By R. A. Wallis

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Example text

13) where U is the local free stream velocity and C/=2m/(i2 0 ). For two-dimensional flow, dA can be replaced by dx, as unit length is assumed in the direction normal to the flow path. 14) I n the above it will be seen t h a t the characteristic lengths have been replaced by unity, ax and Θ respectively. The non-dimensional coefficient, c/, is called the local skin friction coefficient. Assuming a smooth surface, the process of determining the total force, F, acting on a surface can be simplified.

These will naturally be a function of the non-uniformity in roughness height on a given surface. This information is not available in most cases and parameters which are a function of the equivalent roughness height, 1c, must be adopted. 53) W(TOIP) > 60 For values between 3 and 60, the skin friction is a function of both Reynolds number and roughness distribution. I n this transitional region between smooth and fully rough conditions, the equivalent roughness rule tends to be inaccurate when the individual heights of the roughness present vary by an appre­ ciable amount.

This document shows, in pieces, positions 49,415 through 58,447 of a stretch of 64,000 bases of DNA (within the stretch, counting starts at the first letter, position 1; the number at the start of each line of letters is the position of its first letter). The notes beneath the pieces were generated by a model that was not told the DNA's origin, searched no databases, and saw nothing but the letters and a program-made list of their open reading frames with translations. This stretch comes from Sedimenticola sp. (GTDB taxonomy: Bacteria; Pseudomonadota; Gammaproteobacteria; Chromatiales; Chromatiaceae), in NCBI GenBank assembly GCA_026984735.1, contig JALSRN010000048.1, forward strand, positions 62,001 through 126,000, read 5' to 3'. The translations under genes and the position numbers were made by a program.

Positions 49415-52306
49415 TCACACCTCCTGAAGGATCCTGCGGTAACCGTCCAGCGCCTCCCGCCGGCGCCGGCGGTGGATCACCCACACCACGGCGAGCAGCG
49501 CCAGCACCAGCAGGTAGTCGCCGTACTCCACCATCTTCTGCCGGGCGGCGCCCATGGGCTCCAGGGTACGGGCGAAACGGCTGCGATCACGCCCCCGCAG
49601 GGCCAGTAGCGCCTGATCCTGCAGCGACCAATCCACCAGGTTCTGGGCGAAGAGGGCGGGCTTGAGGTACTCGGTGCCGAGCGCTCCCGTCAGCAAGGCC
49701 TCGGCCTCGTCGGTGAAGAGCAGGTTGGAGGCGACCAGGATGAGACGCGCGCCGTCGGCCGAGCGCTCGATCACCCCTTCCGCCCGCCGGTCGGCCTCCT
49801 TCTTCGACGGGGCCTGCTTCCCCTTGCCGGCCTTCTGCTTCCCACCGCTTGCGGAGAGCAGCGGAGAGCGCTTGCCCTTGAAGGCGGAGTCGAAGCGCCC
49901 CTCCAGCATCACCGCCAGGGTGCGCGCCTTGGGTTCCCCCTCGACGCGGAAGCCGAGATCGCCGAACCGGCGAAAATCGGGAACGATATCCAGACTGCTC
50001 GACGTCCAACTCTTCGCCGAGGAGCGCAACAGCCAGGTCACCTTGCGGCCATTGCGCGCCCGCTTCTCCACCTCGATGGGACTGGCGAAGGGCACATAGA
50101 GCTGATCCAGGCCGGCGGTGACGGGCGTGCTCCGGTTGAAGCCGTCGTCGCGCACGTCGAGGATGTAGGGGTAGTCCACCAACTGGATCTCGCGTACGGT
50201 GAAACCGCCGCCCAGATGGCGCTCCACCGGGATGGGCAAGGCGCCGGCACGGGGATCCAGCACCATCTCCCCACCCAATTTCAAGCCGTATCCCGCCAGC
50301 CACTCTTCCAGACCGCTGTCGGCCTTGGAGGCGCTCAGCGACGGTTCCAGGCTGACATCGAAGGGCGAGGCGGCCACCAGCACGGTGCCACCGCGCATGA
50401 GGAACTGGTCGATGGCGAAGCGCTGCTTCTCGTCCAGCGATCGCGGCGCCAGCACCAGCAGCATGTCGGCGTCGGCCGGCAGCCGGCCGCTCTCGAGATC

Dp/dx = 0. An­ other solution exists for fully developed flow in a pipe. In a turbulent boundary layer, the turbulent stresses which provide the turbulent mixing are much greater than the viscous stresses. I n an attempt to represent the turbulent stresses, the first equation of motion is empirically modified to include a term, e, called the " a p p a r e n t " kinematic viscosity due to turbulent shear. Hence, U du te +V du 1 dp . +{v+e) Ty=- £ . d 2u W* / 0 ox (3 3) · p Despite many attempts, no successful solution of this equation has been obtained.